Haemato-oncology

The haemato-oncology group covers five main research areas:

Accordion widget

Acute Myeloid Leukaemia

Bone marrow is a complex three-dimensional (3D) tissue wherein haematopoiesis is regulated by spatially organised cellular microenvironments (niches). Dysregulation of these niches, either in structure or function, is implicated in the pathogenesis of disease states of the bone marrow, such as Acute Myeloid Leukaemia (AML), an aggressive bone marrow cancer. Although 2D in vitro cultures and in vivo animal models of AML and clonal haematopoietic neoplasms have helped to elucidate the molecular determinants of disease, the cellular and microenvironmental elements integral to this process are difficult to decipher based on the limitations of these same techniques.

Dr Nicki Panoskaltsis and colleagues have developed novel 3D bone marrow culture systems in static and continuous perfusion bioreactors that simulate the in vivo 3D growth environment and support multi-lineage haematopoiesis in the absence of exogenous growth factors or serum, making them useful tools for the study of normal haematopoiesis and bone marrow disease states. They are now using these ex vivo platforms for the development of human experimental models for the study of normal haematopoiesis, primary leukaemia biology and leukaemia immune pathogenesis in vitro and to inform personalised chemotherapy protocols in a patient-specific, leukaemia-specific manner with the aid of mathematical modelling tools (in silico) which have also been developed by this group.

The work takes place in the Biological Systems Engineering Laboratory located in the Department of Chemical Engineering. The largest research component within the group is the Blood Programme, a dynamic interdisciplinary research group comprised of investigators from the fields of Haematology, Medical & Biological Sciences, Chemical Engineering and Computational Mathematics all working together in an exciting and interactive environment. The ultimate goal of the research programme is to rapidly translate the in vitro-in silico discoveries and personalised therapies developed by the group using standard and novel immunochemotherapeutics into in vivo protocols for optimised, more effective and less toxic treatments for patients with AML.

Chronic Myeloid Leukaemia

Understanding the biology and improving the management of chronic myeloid leukaemia (CML) has been a major focus of the group for the past four decades. Professor Jane Apperley and Dr Dragana Milojkovic co-ordinate the largest clinical practice in CML in Europe. Together they care for over 500 patients treated with tyrosine kinase inhibitors (TKI) and the survivors of more than 1000 allogeneic stem cell transplants (alloSCT) for CML. They have been pivotal in the development of the TKI for clinical use, participating in numerous pivotal phase II and III trials of all the currently available drugs. The clinical team work closely with colleagues in cytogenetics (Dr Alistair Reid) and molecular pathology (Professor Letizia Foroni) to optimise disease management.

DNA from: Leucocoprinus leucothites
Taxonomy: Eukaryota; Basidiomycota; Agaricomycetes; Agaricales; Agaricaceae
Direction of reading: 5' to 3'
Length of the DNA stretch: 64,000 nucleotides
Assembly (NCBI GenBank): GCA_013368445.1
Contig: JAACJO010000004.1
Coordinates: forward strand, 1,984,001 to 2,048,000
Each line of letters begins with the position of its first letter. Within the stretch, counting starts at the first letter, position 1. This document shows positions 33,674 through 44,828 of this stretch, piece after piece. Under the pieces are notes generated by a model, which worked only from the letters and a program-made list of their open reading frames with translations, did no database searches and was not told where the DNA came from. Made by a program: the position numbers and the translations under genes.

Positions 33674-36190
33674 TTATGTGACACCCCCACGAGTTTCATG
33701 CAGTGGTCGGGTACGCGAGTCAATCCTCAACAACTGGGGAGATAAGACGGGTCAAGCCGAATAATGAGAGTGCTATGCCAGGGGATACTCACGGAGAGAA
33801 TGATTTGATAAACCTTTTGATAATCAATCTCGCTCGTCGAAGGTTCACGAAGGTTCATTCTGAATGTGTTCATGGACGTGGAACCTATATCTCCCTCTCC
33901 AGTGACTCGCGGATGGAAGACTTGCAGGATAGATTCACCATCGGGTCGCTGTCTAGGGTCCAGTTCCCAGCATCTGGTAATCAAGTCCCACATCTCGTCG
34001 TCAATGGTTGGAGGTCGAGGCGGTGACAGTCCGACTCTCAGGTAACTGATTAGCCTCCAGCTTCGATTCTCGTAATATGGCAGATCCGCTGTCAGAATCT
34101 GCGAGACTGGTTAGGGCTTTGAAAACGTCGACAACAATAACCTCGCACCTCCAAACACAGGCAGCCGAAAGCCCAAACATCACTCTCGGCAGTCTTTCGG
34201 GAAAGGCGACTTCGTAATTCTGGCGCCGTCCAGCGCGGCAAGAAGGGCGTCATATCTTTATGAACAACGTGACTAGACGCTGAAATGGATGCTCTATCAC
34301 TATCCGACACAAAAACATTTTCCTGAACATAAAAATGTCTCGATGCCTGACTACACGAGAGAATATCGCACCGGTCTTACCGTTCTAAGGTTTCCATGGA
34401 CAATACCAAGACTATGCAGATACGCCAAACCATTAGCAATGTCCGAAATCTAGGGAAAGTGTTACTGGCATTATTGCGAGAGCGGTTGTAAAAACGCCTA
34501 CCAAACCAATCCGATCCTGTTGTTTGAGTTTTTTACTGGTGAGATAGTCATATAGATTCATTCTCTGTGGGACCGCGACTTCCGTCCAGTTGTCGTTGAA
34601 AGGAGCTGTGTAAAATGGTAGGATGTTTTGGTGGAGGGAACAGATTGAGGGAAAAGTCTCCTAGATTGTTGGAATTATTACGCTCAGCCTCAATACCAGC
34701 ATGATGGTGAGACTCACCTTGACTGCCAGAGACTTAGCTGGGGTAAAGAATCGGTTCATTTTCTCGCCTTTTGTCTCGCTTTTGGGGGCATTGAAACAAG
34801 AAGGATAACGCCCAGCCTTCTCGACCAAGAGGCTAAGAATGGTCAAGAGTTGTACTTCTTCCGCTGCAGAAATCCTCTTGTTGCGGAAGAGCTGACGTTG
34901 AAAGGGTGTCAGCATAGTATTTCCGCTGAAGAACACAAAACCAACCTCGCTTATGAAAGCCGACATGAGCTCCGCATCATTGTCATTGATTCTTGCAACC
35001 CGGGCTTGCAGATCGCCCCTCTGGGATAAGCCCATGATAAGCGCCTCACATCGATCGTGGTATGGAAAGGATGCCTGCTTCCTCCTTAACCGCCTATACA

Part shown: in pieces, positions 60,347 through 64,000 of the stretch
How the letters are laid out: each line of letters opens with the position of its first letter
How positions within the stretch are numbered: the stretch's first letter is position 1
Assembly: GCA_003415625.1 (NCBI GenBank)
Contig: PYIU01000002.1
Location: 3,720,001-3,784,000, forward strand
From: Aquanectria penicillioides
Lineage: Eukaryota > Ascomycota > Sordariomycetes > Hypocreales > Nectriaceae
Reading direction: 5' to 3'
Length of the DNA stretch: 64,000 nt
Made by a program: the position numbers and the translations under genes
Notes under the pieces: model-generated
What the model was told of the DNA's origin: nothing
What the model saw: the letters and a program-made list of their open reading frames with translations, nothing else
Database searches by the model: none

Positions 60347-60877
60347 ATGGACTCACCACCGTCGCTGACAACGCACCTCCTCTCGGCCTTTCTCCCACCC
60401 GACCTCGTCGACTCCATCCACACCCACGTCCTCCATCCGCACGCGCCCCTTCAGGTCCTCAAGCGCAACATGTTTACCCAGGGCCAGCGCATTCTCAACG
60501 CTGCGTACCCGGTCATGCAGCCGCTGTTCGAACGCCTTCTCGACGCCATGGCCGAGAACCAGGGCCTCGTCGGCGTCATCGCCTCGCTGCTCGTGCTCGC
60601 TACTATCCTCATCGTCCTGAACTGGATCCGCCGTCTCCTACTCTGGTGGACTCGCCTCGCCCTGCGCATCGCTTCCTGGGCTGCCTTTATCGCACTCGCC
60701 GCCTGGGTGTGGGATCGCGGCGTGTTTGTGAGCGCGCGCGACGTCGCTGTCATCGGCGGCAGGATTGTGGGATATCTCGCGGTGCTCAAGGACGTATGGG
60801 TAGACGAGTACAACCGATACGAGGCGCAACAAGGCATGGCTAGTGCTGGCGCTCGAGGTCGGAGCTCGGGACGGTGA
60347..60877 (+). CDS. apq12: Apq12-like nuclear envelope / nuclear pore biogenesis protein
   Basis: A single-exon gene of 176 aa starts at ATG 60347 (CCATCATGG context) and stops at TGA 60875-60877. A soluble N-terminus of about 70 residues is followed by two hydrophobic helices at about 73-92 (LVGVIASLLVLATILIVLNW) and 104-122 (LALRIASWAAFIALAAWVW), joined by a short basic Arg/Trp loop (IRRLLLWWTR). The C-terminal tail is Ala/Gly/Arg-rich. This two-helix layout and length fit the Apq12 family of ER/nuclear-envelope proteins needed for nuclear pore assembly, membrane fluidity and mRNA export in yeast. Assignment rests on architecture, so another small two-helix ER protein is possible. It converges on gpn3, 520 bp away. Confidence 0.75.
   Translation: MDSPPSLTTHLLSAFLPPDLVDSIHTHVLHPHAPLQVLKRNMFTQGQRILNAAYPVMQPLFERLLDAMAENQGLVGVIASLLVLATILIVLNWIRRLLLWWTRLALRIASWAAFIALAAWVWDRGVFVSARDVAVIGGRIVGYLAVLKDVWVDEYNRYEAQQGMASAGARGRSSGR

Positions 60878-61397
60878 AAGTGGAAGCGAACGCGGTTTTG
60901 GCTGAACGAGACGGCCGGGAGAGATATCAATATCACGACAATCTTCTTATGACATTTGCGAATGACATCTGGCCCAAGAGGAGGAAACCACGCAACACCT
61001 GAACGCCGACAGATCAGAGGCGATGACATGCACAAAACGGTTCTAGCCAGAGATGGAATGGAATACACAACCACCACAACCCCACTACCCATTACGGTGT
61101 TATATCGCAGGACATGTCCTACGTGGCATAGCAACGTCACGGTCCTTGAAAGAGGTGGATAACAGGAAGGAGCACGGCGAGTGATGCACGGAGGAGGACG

Using comprehensive local and regional clinical outcome databases, together with accurate molecular monitoring, the group has made important contributions to the management of patients on TKI with respect to biomarkers, predicting responses, molecular monitoring and managing side effects. The value of our clinical data is enhanced by the presence of a CML biobank for both in-house and national use. Current academic-initiated clinical studies focus on the incidence and outcome of serious adverse events, helping patients to retain their ability to parent children whilst on treatment with TKI, the impact of kinase domain mutations on response to subsequent TKI, and devising more accurate assays to predict the patients most likely to be able to discontinue therapy after establishing a deep and durable response to TKI.

Modern management of CML, either by TKI or SCT, now requires rigorous attention to monitoring or minimal residual disease (MRD). The Department was the originator of PCR based monitoring for disease response. Originally developed to recognise early relapse after transplant the technique has been adopted globally to monitor patients on TKI. Our molecular diagnostic and MRD laboratory is internationally acclaimed for accuracy and quality, such that we support the molecular monitoring of global commercial and national academic studies. Professor Foroni also heads a more basic research laboratory and has a particular interest in the identification of biomarkers for response to therapy and disease progression. This work is further developed in our cytogenetics laboratory, headed by Dr Alistair Reid, whose interests lie in the use of modern techniques to identify copy number abnormalities and variation as an alternative technology for the recognition of biomarkers. Together with Professor Jane Apperley, they combine their expertise in next generation sequencing and gene expression profiling with studies in epigenetics in an attempt to identify patients less likely to respond to TKI so that alternative therapy can be offered as early as possible in their disease course.

The use of TKI has replaced the previous front line therapy of alloSCT, nevertheless the department remains the busiest centre in Europe for SCT in CML, as we maintain a national and international referral service for patients failing TKI. We have a comprehensive clinical database of transplant outcome, co-ordinated by our in-house biostatistician, Dr Richard Szydlo, and have contributed extensively to improvements in clinical management and outcome.

Myeloma